People who made use of their phone at least once a week - appeared to have a lower risk of brain cancer than those who rarely used a phone.
posted by bhnyc at 6:39 AM on April 28, 2011


It might help if we discussed the actual paper in question rather than lolz at dumb people who hold superficially similar opinions

"We push threatening information away; we pull friendly information close. We apply fight-or-flight reflexes not only to predators, but to data itself."
posted by Blazecock Pileon at 6:41 AM on April 28, 2011


That Saravi paper about femur density mentioned in this one was interesting, but had so few subjects, and had to make such a stretch to find an effect...are all the studies he mentions like that? (I'm also having trouble picturing how the tweezers are making people lose bone...or, rather, I can picture it just fine, I'm just sure it's the wrong picture. Pick pick pick!)
posted by mittens at 6:55 AM on April 28, 2011


I don't hate cell phones because they might cause damage, I hate them because they cause assholes.
posted by bwg at 7:06 AM on April 28, 2011 [3 favorites]


OK, in the paper he's talking about "photon density per cubic wavelength". Is that a good measure of anything? I ask, because my head is maybe 2-4 cubic wavelengths of cell phone photons and roughly a gazillion cubic wavelengths of X ray photons.

Also, why does anyone care about this when they are clearly responsible for numerous deaths and injury via traffic accidents? It's like worried that the eyebrow viper in you living room might carry salmonella.
posted by Kid Charlemagne at 7:15 AM on April 28, 2011 [3 favorites]


Also, why does anyone care about this when they are clearly responsible for numerous deaths and injury via traffic accidents?

Culturally, it seems like we are far more terrified of cancer which can strike anyone at any time for any number of reasons, whereas it is perhaps possible to feel like one has more control over participating in traffic. Even though it is irrational to think that way.
posted by atlatl at 7:24 AM on April 28, 2011


why does anyone care about this when they are clearly responsible for numerous deaths and injury via traffic accidents?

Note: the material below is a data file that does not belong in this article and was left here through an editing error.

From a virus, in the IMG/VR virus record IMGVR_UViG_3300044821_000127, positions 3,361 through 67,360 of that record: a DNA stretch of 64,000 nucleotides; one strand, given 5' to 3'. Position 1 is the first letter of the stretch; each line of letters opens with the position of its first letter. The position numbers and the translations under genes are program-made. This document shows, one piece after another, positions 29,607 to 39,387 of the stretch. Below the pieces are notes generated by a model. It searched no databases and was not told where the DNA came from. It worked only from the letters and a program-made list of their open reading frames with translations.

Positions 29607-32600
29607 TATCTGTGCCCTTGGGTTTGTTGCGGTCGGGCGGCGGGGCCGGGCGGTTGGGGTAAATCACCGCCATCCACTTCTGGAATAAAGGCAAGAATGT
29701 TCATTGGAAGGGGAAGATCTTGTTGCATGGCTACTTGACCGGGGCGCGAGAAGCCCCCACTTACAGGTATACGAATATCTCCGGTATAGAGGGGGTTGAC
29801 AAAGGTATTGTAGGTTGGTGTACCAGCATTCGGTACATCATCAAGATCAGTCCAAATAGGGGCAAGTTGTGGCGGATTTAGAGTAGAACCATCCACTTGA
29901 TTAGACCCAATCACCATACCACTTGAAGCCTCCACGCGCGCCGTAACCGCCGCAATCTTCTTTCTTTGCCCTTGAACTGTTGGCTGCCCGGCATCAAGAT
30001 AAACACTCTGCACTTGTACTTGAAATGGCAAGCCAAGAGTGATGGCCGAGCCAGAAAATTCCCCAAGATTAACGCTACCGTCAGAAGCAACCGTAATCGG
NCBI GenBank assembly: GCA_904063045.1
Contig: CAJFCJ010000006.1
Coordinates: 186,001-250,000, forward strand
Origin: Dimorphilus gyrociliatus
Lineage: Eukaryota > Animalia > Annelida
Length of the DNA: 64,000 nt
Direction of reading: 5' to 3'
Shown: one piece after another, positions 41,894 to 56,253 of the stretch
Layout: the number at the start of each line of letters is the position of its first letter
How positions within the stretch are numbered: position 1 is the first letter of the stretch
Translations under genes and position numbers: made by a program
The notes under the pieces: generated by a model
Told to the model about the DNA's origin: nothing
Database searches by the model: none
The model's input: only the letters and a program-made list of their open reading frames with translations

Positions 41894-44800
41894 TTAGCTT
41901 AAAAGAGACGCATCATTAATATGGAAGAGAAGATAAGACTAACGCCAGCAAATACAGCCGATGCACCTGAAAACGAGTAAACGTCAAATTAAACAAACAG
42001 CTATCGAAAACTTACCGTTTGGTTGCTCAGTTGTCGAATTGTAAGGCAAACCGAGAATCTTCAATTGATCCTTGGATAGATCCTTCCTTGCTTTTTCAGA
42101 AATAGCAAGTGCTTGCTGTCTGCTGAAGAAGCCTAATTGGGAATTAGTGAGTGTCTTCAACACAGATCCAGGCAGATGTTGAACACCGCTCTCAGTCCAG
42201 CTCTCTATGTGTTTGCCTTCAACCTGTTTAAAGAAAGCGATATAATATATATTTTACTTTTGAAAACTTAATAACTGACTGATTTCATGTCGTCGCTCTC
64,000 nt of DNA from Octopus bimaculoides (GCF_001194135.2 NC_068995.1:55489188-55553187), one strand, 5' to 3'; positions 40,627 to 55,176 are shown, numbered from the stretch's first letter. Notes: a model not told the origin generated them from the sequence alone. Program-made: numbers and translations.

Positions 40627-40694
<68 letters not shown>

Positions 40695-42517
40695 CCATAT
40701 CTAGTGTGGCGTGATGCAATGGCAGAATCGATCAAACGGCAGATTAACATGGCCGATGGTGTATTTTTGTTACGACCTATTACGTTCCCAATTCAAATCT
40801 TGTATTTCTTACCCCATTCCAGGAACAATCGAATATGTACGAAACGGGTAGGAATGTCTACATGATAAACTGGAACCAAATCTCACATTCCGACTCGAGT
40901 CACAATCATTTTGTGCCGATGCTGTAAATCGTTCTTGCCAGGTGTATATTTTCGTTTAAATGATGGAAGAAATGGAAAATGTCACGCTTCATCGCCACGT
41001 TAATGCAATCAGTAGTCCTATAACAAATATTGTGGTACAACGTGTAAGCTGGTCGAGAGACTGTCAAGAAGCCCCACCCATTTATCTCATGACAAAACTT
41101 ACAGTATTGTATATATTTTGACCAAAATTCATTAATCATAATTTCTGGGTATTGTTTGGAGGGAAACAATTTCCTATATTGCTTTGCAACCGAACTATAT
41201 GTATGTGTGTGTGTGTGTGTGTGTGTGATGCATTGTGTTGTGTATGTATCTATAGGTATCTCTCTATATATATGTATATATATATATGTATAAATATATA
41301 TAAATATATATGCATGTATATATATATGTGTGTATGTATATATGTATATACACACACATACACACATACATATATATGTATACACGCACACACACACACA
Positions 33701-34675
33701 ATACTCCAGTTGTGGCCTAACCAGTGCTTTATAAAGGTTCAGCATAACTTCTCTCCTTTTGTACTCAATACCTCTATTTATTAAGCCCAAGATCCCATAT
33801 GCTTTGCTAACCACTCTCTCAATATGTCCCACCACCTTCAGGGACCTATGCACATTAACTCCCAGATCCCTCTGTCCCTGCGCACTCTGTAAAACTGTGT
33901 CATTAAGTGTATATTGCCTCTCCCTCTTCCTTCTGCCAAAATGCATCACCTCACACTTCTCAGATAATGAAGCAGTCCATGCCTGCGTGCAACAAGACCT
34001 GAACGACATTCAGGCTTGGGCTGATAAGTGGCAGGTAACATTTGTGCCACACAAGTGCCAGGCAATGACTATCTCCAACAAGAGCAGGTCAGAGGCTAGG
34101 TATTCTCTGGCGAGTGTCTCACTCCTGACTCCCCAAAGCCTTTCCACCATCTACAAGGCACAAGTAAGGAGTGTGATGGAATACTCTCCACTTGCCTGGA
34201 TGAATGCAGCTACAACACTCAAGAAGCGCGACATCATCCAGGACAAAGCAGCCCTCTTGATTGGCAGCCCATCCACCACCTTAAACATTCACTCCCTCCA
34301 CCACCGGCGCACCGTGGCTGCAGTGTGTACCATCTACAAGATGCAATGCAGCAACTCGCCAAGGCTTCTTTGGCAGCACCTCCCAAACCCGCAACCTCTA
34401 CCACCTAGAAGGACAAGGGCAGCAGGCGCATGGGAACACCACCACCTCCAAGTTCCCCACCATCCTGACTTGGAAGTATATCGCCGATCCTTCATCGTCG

Traffic accidents from cell phone usage are the result of operator error and misjudgement.

Possible cancer from cell phone usage would be an inherent property of using a cell phone no matter how careful or considered the operator is in their use of the device.

Big difference there.
posted by hippybear at 7:24 AM on April 28, 2011 [3 favorites]


Possible cancer from cell phone usage would be an inherent property of using a cell phone no matter how careful or considered the operator is in their use of the device.

Well... Use of a wired handsfree device vastly reduces exposure, so not inherent, no.
posted by Chuckles at 8:03 AM on April 28, 2011


Interesting clause from the iPhone manual -

"When using iPhone near your body for voice calls or for wireless data transmission over a cellular network, keep iPhone at least 15 mm (5/8 inch) away from the body, and only use carrying cases, belt clips, or holders that do not have metal parts and that maintain at least 15 mm (5/8 inch) separation between iPhone and the body." Source.

This article may also be germane.
posted by Duug at 8:13 AM on April 28, 2011 [1 favorite]


I don't hate cell phones because they might cause damage, I hate them because they cause assholes.

Yeah, but you need one of those. Keeps you from being full of shit.
posted by The Bellman at 8:30 AM on April 28, 2011 [1 favorite]


People who made use of their phone at least once a week - appeared to have a lower risk of brain cancer than those who rarely used a phone.

Perhaps most worrisome, though, are the preliminary results of the multinational Interphone study sponsored by the International Agency for Research on Cancer, in Lyon, France. (Scientists from thirteen countries took part in the study, the United States conspicuously not among them.) Interphone researchers reported in 2008 that after a decade of cell-phone use, the chance of getting a brain tumor—specifically on the side of the head where you use the phone—goes up as much as 40 percent for adults.

You can find data for whatever you want.
posted by Roman Graves at 8:34 AM on April 28, 2011


You sure you're not projecting?

It might help if we discussed the actual paper in question rather than lolz at dumb people who hold superficially similar opinions